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Today’s guest opinion piece is authored by Lisa Gelobter, co-founder of a confidential platform focused on addressing workplace discrimination, bias, and harassment. Read more about raceAhead’s call for essay submissions here.
Microaggressions may be a ticking time bomb in your company culture.
Last month, 12 Facebook employees published a post to Medium, alleging incidents of racial discrimination at the company and detailing a disturbing picture of the workplace culture.
“We may be smiling,” they wrote. But “[o]n the inside, we are sad. Angry. Oppressed. Depressed. And treated every day through the micro and macro aggressions as if we do not belong here.”
They’re not the only ones. In a 2019 Deloitte survey of 3,000 employees, of those who said they experienced discrimination at work, 83% said the bias was “indirect and subtle.” In other words, they experienced microaggressions.
Psychologist and Microaggressions in Everyday Life author Derald Wing Sue defines microaggressions as constant “slights, insults, invalidations, and indignities visited upon marginalized groups,” whether intentional or not.
They are pervasive, and often unconsciously delivered. Some common examples, pulled from data submitted by workers through my tEQuitable platform, include:
- “You’re Black, but you’re so articulate.”
- “You’re too pretty to be an engineer.”
- “No, but where are you really from?”
- “I couldn’t even tell you were disabled.”
What makes microaggressions so insidious within company cultures is their defining characteristic—they are micro. And they are frequently casually dismissed. Often, employees don’t report these issues to HR because it feels like a disproportionate reaction to a passing comment or snub. But the buildup has consequences: it can create an invalidating work environment, affect mental health, hinder productivity, and ultimately reinforce the glass-ceiling that marginalized groups face, according to Sue’s research.
The subtlety of microaggressions, however, doesn’t give employers an excuse not to address it.
Companies need to embrace the realities of a diverse population, and proactively enable and encourage difficult topics to surface through public conversations. And business leaders need to hold themselves accountable to validating the experiences of their entire workforce, especially underrepresented minorities. An inclusive culture means employees feel safe in a workplace culture that truly understands them.
The more a company includes all employee realities into the fabric of company identity and culture, the more aware they will be of microaggressions and can address them.
And these are some of the actions business leaders can take:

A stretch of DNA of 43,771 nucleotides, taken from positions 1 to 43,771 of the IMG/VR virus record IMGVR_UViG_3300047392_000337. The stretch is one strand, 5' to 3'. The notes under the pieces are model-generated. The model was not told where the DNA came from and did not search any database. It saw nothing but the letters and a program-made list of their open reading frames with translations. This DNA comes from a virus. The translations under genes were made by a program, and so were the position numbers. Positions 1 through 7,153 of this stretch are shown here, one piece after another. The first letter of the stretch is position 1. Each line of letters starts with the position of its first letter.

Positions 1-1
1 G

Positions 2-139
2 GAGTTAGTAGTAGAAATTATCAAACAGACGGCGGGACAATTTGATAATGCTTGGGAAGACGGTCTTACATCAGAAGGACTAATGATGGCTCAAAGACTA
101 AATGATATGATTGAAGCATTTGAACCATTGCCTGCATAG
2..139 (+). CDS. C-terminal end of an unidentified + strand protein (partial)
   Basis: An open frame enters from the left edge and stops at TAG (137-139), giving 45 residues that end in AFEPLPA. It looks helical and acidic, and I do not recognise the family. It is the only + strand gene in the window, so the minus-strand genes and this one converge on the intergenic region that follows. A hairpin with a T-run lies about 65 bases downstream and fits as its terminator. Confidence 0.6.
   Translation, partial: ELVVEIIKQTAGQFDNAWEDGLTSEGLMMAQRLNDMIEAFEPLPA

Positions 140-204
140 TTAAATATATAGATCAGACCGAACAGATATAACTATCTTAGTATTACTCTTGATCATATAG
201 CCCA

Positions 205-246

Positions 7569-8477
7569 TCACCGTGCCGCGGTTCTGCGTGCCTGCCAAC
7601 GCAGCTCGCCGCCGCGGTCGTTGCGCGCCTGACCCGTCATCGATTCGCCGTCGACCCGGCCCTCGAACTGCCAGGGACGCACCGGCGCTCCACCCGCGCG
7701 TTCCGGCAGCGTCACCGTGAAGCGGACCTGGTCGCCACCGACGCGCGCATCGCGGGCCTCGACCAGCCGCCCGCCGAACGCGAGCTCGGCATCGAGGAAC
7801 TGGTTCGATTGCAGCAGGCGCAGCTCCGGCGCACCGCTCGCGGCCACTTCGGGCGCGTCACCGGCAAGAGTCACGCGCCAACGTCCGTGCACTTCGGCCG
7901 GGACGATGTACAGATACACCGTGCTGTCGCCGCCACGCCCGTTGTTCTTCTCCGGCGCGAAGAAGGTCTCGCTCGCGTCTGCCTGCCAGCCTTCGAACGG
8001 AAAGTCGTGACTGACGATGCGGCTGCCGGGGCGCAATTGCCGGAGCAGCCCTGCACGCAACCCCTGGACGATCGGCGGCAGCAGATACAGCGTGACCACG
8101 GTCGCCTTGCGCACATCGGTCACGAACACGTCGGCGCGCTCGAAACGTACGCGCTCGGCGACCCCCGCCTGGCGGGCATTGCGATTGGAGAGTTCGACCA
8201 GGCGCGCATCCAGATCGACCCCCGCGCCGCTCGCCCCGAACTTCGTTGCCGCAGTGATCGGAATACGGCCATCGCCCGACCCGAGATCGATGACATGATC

- Provide an independent, impartial channel for employees to surface microaggressions. Employees need a neutral, safe place to get help with these issues as they arise. Establishing an independent, confidential, and informal channel through an organizational ombudsman, or partnering with an external resource adhering to those same principles, can provide employees with the security and privacy they need to come forward. Garnering employees’ trust is step one. Within the first 3 months of the launch of tEQuitable at 15 companies, over 20% of the total employee base visited the platform, underscoring the need for an independent, confidential and off-the-record solution.
- Empower employees with an avenue to get just-in-time advice, strategies, and tools to best address their situation. Companies should provide all workers, including bystanders and allies, with in-the-moment coaching that includes learning modules tailored to having topical, hard conversations; stories of similar workplace experiences so employees don’t feel so alone; and even the ability to speak with a professional for one-on-one advice. This diversity of training options can teach employees how to handle issues directly themselves, without letting them fester or escalate. It fosters a company culture of healthy and open communication. Giving employees some agency and arming them to directly deal with everyday microaggressions is the most effective way to eliminate them from the workplace.
- Reduce unfair treatment by using data to drive specific actionable steps. Find the patterns in microaggressions and microinequities as they occur and identify trends of systemic issues within a company’s culture. What types of biases are employees facing? Does it have to do with their race, gender identity, and/or sexual orientation? If management can identify sources of friction, whether a particular office location, a specific team dynamic, a range of types of behaviors, or other cultural indicators (like executive communication and management relationships), then it can implement specific, concrete remediation to mitigate marginalizing behaviors. (And that can range from creating a book club to restructuring personnel reviews.)
Does it take a conscious effort to find the ticking time bombs of microaggressions in a company’s culture? Yes. But only by addressing them is there then a chance at creating a truly effective action plan for dealing with cultural issues that give rise to unfair treatment.
Because by the time employees are publishing anonymous posts about the company, that ticking time bomb has already gone off.
Lisa Gelobter is CEO and co-founder of tEQuitable.
Tamara El-Waylly curated and wrote the blurbs in this edition of raceAhead.
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New York Times
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